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Local libraries unable to provide tax forms

5 mins read

FARMINGTON – Since they ran out in January, librarians at the local public library have had to get used to telling people “no” several times a day. They’re even more concerned with the increase in activity that typically precedes the April 15 final deadline.

Getting tax forms, they say, shouldn’t be this difficult.

Head librarian, Melanie Taylor Coombs first noticed a change when the Farmington Public Library’s first shipment of state tax forms and informational booklets arrived last month. There were roughly a quarter of the forms the library usually gets for the state taxes.

“We were surprised,” Coombs said. “We had no advance warning before this happened.”

The library has always provided tax forms and booklets for anyone requesting them, free of charge. The forms are ordered from the state’s Maine Revenue Service, and they typically go quickly. Coombs said that last year, the library had to reorder more forms three times.

So this year, assuming that some miscalculation occurred, Coombs called two weeks after the forms had arrived to tell MRS that they needed a new batch. Instead, she learned that the agency was greatly restricting the number of forms printed this year and wouldn’t send anymore.

“Now it’s February,” Coombs said, “and we’ve been out for a month. It’s just making it more difficult for people to do their taxes.”

The change isn’t just affecting Farmington. At the Wilton Free Public Library, Director David Olson said that his facility received no state forms at all. He has been letting people print forms off of the MRS’ Web site, but doesn’t want to charge residents for something that was previously free. Printing the 20 pages or so of the forms and accompanying booklet can become expensive.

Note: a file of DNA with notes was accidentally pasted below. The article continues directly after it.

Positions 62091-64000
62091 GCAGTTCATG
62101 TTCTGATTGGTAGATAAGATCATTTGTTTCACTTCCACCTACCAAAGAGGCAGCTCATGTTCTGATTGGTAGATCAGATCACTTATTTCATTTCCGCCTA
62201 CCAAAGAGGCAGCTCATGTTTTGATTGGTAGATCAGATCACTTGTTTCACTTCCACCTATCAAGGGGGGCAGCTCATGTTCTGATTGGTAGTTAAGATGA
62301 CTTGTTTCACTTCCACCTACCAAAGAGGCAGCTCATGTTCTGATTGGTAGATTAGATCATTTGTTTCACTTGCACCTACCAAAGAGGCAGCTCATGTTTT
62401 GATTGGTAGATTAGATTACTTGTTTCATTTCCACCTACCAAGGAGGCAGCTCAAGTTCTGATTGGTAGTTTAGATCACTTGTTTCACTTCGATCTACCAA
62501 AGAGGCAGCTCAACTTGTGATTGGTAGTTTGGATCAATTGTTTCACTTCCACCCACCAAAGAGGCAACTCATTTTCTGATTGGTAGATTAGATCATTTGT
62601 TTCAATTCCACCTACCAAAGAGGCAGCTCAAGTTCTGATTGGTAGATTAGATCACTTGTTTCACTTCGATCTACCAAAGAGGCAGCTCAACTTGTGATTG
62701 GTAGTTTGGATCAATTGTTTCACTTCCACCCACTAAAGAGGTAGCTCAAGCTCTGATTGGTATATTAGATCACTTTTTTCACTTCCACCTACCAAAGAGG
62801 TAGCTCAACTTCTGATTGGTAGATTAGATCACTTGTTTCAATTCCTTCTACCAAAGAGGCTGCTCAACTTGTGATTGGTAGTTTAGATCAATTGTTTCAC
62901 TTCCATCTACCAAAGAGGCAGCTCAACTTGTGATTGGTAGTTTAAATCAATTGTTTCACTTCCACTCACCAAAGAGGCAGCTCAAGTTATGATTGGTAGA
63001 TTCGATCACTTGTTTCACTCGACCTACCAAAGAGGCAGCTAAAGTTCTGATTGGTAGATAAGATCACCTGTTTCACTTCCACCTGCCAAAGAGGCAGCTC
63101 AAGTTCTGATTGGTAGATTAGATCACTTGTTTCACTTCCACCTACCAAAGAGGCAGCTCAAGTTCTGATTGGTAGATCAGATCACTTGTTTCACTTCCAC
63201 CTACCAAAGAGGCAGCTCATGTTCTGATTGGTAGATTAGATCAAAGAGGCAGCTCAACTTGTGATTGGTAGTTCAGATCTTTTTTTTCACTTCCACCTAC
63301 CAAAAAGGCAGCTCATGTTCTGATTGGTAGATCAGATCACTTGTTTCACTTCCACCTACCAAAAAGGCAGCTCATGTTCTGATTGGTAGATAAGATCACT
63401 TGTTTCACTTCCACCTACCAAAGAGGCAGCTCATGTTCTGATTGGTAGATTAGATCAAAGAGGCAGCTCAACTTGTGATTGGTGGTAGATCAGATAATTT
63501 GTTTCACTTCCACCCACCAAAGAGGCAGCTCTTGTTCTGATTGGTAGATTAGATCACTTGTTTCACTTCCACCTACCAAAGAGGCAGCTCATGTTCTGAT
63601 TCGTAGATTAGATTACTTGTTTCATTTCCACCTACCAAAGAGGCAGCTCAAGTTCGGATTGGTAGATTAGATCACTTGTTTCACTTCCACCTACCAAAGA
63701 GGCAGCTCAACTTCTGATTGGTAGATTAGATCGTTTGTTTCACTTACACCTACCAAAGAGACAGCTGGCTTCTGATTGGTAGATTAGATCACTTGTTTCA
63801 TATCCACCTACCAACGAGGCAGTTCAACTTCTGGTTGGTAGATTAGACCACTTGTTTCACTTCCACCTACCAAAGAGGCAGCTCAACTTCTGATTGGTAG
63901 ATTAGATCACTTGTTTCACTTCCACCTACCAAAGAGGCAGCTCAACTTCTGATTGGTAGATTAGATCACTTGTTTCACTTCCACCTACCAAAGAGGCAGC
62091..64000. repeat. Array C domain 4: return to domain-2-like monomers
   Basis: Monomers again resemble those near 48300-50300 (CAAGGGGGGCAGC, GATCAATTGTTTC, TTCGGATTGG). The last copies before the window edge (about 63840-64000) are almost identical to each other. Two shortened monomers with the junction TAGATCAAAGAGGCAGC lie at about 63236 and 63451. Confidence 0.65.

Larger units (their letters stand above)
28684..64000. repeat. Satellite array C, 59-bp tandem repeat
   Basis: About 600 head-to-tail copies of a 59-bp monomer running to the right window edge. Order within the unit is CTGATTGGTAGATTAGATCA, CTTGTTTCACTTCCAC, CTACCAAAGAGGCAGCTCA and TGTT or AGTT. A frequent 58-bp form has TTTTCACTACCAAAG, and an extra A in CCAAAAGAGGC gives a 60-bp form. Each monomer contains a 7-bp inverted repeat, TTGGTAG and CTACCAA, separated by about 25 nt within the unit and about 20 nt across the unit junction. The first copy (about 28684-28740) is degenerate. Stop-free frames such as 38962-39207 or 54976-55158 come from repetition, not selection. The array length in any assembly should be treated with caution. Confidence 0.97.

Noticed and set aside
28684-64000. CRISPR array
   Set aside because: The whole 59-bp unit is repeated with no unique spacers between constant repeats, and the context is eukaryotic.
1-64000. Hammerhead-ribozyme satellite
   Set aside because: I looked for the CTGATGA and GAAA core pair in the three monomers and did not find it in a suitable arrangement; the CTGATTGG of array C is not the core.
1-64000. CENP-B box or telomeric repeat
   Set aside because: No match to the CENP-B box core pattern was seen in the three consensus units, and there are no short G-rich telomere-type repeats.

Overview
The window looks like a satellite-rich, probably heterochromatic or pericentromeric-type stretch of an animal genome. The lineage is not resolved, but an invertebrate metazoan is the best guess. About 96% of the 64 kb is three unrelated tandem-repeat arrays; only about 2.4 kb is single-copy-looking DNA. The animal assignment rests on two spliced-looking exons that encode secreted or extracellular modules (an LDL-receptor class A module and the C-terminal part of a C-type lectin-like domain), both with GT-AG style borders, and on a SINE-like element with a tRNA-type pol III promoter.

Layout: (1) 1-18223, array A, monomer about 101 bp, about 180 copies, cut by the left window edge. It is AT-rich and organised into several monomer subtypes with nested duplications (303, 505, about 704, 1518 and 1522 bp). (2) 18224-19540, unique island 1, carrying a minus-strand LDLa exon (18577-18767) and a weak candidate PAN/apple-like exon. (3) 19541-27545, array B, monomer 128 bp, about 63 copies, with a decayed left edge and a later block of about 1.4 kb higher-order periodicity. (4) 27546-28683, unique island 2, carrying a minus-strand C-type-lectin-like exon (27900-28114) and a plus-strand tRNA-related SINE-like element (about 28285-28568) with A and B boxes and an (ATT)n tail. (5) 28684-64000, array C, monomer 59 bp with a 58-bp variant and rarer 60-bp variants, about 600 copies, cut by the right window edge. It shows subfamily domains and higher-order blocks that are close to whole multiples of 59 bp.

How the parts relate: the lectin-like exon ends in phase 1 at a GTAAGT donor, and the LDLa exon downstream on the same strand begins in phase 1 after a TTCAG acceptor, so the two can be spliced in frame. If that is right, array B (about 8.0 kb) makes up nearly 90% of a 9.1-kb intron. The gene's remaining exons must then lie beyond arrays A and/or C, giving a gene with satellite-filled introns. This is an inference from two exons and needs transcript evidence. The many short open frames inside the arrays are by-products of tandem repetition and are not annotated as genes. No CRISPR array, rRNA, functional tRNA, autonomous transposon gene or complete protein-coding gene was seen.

“I don’t feel comfortable charging people for their tax forms,” Olson said.

“It makes us look bad,” he noted, concerned about the impact. “The worst part was that there was no communication about this. Not a happy situation.”

The policy change affects only the state forms, and people can still pick federal tax forms up at the library. The change was implemented by the MRS to save the money and resources consumed through the printing process. Responding to questions about the shortage, Jerome Gerald head of Maine Revenue Services noted that 54 percent of Maine taxpayers file their taxes electronically, through either their own Web site or third-party tax preparation software, and that “public service agencies” such as libraries, are giving fewer and fewer booklets out anyway.

Some librarians have agreed with this logic. Many people take a pair of booklets and forms, which are packaged together, intending to use one as the practice sheet. The new regulations are designed to save money and cut down on waste. Some libraries, such as the Jay Niles Memorial Library, still have forms available.

But in the larger communities across the state, librarians are complaining that they weren’t told about the change, and that their patrons, who typically claim more and more forms as April 15 approaches, will be in for a nasty shock if they intend to file at the last minute.

Farmington Public Library does maintain a small computer lab, and Coombs said she and the other librarians were willing to help people use the machines. However, they are not accountants and can’t help people actually file their taxes electronically.

“This is a big deal for a lot of the unsaavy computer people here,” Coombs said, calling the entire episode a “huge customer-service debacle” for the library.

It is recommended that people who need their state tax forms call (207) 624-7894 and ask that the information be mailed to their address. That number is not toll free. 

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